Quality, design, performance

Our broad menu of over 2,000 ELISA kits provides accurate and consistent results for all of your research needs. Each Invitrogen™ ELISA kit meets rigorous specifications and is manufactured with stringent quality controls to help ensure excellent quality and reproducibility.

Choose individual target-specific ELISA kits using the following selection guide.

Find ELISA kits by target

Our ELISA kits are thoroughly validated to help ensure they meet the high standards you have come to expect. Kits are tested for factors such as:

Data acquired from these validation tests are typically available in each kit’s manual—either in the kit packaging or on the product webpage. If you have any questions please contact Technical Support.

Intra-assay precision

Intra-assay validation shows the reproducibility between wells within an assay plate. Data resulting from intra-assay validation helps ensure that samples run in different wells of the plate will give comparable results. Below are an examples of data generated and reported for a representative intra-assay validation experiment. In this example, our VCAM-1 ELISA Kit, Human (Cat. No. KHT0601) was evaluated by testing 14 replicates each for three samples in the same assay. The resulting low %CV for each sample indicates good reproducibility within the assay. Samples with known Hu sVCAM-1 concentration were assayed in replicates of 14 to determine precision within an assay.

Parameters Sample 1 Sample 2 Sample 3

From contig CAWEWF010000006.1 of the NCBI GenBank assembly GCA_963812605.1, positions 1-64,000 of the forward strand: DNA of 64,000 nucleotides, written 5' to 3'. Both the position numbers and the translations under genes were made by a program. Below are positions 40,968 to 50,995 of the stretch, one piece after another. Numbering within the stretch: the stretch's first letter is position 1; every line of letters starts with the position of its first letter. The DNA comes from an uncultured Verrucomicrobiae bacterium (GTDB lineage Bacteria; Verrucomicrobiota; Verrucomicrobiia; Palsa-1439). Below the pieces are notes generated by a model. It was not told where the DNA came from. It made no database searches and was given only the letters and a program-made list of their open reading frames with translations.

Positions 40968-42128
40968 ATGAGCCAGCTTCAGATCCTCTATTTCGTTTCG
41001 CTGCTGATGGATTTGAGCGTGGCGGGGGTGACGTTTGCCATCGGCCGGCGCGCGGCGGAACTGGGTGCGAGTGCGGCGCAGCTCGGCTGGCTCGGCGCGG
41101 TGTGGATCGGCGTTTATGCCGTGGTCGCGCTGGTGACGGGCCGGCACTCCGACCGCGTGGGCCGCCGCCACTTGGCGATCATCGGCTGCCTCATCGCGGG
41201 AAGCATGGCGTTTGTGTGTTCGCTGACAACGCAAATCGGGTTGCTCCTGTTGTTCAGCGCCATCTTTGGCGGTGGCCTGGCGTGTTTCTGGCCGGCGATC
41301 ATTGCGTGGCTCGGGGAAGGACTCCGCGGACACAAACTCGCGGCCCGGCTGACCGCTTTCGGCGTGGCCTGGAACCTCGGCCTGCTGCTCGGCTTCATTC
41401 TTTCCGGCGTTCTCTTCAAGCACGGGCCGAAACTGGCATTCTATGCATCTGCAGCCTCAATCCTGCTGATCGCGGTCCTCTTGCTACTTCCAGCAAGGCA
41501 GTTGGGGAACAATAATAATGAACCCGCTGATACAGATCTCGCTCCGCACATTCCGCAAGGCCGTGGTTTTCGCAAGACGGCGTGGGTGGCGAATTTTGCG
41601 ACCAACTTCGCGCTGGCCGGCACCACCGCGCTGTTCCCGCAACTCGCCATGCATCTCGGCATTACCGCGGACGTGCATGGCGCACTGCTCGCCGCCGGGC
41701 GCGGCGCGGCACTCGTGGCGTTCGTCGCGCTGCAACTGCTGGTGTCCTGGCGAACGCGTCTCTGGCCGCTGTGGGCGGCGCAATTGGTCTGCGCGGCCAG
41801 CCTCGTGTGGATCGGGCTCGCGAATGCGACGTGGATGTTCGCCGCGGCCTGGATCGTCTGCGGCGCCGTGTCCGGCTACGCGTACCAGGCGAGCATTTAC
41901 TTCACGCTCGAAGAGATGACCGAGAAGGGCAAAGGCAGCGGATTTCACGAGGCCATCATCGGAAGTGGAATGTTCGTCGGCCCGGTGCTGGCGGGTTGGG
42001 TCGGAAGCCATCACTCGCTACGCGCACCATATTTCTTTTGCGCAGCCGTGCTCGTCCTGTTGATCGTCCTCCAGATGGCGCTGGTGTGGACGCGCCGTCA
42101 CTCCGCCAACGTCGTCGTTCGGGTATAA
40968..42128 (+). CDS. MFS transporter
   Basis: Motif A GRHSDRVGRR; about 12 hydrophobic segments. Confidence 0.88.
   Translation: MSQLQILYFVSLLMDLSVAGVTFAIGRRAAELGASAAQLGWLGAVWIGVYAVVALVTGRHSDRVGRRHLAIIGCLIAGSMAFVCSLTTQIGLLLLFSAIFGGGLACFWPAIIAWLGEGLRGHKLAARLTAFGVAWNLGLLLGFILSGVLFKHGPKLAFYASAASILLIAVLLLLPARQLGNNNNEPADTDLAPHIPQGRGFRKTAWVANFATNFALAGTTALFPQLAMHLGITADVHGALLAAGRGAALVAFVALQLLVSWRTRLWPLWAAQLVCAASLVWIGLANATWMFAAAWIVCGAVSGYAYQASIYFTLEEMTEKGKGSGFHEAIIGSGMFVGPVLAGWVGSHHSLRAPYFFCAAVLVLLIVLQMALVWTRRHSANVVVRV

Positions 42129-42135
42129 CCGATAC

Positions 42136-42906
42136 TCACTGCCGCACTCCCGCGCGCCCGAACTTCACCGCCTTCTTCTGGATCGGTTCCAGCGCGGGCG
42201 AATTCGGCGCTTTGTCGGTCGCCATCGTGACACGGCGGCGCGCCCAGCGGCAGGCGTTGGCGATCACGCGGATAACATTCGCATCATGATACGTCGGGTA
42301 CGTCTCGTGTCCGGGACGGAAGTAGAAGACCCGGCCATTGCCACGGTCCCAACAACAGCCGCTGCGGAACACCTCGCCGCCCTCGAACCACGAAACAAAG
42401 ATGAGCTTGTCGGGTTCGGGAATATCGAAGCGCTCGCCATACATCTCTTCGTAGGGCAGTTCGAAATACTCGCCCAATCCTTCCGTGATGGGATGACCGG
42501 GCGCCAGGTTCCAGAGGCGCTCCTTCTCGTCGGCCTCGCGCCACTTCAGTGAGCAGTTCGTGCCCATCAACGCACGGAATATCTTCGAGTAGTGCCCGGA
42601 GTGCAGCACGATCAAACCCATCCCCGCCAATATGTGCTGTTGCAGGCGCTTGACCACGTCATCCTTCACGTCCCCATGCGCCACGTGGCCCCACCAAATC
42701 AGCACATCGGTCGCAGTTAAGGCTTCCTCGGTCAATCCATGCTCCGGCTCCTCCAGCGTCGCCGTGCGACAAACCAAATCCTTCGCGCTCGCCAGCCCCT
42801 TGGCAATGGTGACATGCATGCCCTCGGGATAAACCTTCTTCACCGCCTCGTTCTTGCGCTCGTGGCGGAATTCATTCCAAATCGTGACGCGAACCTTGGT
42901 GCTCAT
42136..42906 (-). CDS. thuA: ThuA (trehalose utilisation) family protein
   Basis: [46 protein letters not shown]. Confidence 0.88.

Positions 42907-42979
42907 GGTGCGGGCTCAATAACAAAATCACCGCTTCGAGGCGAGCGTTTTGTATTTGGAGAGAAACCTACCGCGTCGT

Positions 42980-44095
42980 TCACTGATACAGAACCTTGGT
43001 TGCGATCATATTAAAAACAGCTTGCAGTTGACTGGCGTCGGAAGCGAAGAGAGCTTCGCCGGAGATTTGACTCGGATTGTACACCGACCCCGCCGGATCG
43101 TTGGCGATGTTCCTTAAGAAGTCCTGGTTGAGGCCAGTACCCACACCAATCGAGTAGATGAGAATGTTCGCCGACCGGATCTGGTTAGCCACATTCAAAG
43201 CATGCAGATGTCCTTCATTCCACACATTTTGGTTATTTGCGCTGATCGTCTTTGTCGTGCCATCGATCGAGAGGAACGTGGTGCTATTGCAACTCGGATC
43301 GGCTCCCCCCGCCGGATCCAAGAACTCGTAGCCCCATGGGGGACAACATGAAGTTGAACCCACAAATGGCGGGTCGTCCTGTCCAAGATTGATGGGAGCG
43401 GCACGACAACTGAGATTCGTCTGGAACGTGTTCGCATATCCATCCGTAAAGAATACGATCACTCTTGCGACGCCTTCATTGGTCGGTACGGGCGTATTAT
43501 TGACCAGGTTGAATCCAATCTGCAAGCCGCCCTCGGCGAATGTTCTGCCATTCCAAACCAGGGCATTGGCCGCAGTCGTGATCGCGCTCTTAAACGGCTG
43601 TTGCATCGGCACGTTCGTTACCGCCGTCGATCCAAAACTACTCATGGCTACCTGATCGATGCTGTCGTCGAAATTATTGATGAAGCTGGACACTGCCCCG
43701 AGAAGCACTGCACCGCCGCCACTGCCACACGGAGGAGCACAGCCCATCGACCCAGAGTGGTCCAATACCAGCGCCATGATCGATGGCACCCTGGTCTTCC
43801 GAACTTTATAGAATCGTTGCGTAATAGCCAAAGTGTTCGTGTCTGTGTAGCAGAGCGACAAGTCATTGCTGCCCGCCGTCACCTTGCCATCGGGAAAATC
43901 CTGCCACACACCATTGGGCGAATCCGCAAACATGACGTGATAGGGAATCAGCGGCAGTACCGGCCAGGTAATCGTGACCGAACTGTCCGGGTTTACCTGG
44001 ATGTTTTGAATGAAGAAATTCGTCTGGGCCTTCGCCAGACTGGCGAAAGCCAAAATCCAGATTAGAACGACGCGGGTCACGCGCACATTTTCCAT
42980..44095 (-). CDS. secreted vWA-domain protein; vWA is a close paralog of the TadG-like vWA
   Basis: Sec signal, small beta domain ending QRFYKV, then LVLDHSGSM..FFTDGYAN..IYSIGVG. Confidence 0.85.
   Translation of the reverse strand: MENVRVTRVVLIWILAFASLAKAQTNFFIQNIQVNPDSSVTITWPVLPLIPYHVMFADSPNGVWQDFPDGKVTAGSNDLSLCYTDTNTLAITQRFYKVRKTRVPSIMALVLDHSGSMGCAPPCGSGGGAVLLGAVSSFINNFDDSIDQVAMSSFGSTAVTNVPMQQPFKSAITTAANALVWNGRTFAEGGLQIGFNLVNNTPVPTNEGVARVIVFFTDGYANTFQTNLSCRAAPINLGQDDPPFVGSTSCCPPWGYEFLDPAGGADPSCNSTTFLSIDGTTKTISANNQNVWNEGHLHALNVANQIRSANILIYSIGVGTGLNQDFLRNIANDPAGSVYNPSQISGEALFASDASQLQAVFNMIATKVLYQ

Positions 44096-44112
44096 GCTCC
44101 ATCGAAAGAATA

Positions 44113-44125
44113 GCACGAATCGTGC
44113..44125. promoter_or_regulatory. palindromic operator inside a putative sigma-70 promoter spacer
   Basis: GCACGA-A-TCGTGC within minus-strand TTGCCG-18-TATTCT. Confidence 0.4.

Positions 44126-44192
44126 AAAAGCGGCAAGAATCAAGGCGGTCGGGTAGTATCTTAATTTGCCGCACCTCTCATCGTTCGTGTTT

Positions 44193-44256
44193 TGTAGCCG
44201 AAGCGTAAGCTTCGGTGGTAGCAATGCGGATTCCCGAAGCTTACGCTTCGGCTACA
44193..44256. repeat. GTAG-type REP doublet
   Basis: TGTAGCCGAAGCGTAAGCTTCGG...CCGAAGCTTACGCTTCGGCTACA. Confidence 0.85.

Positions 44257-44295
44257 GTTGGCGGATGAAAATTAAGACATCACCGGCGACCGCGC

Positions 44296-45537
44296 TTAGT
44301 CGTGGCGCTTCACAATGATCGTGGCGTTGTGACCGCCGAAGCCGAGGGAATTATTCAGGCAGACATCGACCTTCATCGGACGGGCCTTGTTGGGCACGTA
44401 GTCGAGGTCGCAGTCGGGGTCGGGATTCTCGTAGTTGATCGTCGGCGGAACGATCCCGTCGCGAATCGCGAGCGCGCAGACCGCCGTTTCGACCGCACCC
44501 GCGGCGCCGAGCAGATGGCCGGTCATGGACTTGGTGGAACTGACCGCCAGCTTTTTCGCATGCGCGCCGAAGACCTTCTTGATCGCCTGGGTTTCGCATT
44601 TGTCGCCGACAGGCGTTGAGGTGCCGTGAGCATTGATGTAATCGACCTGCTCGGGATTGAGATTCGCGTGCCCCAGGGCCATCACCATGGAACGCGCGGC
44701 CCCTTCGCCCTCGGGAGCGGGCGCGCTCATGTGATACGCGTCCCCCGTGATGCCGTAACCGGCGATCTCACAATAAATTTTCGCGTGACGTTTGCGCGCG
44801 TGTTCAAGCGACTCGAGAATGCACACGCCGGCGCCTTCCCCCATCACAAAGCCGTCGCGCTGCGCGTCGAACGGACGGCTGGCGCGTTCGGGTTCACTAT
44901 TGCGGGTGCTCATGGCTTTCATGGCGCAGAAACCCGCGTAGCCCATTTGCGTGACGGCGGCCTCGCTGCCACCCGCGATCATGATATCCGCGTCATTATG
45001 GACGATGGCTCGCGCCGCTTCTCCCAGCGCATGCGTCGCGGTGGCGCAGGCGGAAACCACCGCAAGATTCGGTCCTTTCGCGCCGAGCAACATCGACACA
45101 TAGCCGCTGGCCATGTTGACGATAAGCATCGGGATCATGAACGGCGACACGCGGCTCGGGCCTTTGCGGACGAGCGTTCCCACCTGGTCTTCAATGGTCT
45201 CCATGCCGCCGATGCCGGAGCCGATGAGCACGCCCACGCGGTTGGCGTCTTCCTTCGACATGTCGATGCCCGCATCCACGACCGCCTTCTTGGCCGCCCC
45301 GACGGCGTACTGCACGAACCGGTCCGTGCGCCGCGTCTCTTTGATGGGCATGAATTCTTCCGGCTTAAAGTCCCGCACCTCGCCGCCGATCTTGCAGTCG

Mean (ng/mL) 1.23 4.33 18.59
SD 0.06 0.33 1.43
CV (%) 4.85 7.62 7.68

SD = standard deviation. CV = coefficient of variation.

Inter-assay precision

Inter-assay precision shows the reproducibility between assays done on different days. Inter-assay precision is typically <10%. This ensures the results obtained will be consistent over time and between kits. Below are examples of typical data generated and reported for inter-assay precision. In this example, our Aβ 42 Ultrasensitive ELISA Kit, Human (Cat. No. KHB3544) was used to test three samples, 36 times over multiple days. The results show CVs of less than a 10 %, thus demonstrating good reproducibility between assays.

Parameters Sample 1 Sample 2 Sample 3
Mean (ng/mL) 71.30 40.16 21.29
SD 5.24 3.96 1.13
CV (%) 7.36 9.85 5.32

SD = standard deviation. CV = coefficient of variation.


Linearity of dilution

Linearity is defined relative to the calculated amount of analyte based on the standard curve. The final calculated concentration for an analyte in a sample should be the same for any dilution that falls within the quantitative range of the assay. A well-developed immunoassay kit minimizes the potential effects of various sample matrices and other factors that may interfere. Linearity-of-dilution validation experiments provide information about the precision of results for samples tested at various dilution levels. Linearity of dilution is tested for each validated sample type and is considered to be good if results are 70–130% of the expected concentration for each dilution. Linearity is important for accurate measurement of analyte concentration across the assay’s dynamic range.

Linearity of dilution for a particular sample type is typically represented as shown in the table below. In this example, our c-Myc (total) ELISA Kit, Human (Cat. No. KHO2041) was evaluated using HeLa cell lysates. HeLa cell lysate was diluted in the kit’s diluent buffer across the dynamic range of the assay. The measured versus expected values show good assay linearity and no significant interference from sample matrices.

HeLa cells were grown in DMEM (Cat. No. P104-500) containing 10% fetal bovine serum at 37°C, lysed with Cell Extraction Buffer, and sonicated. This lysate was diluted in Standard Diluent Buffer over the range of the assay and measured for c-Myc (total). Linear regression analysis of assay results versus the expected concentration yielded a correlation coefficient of 0.99.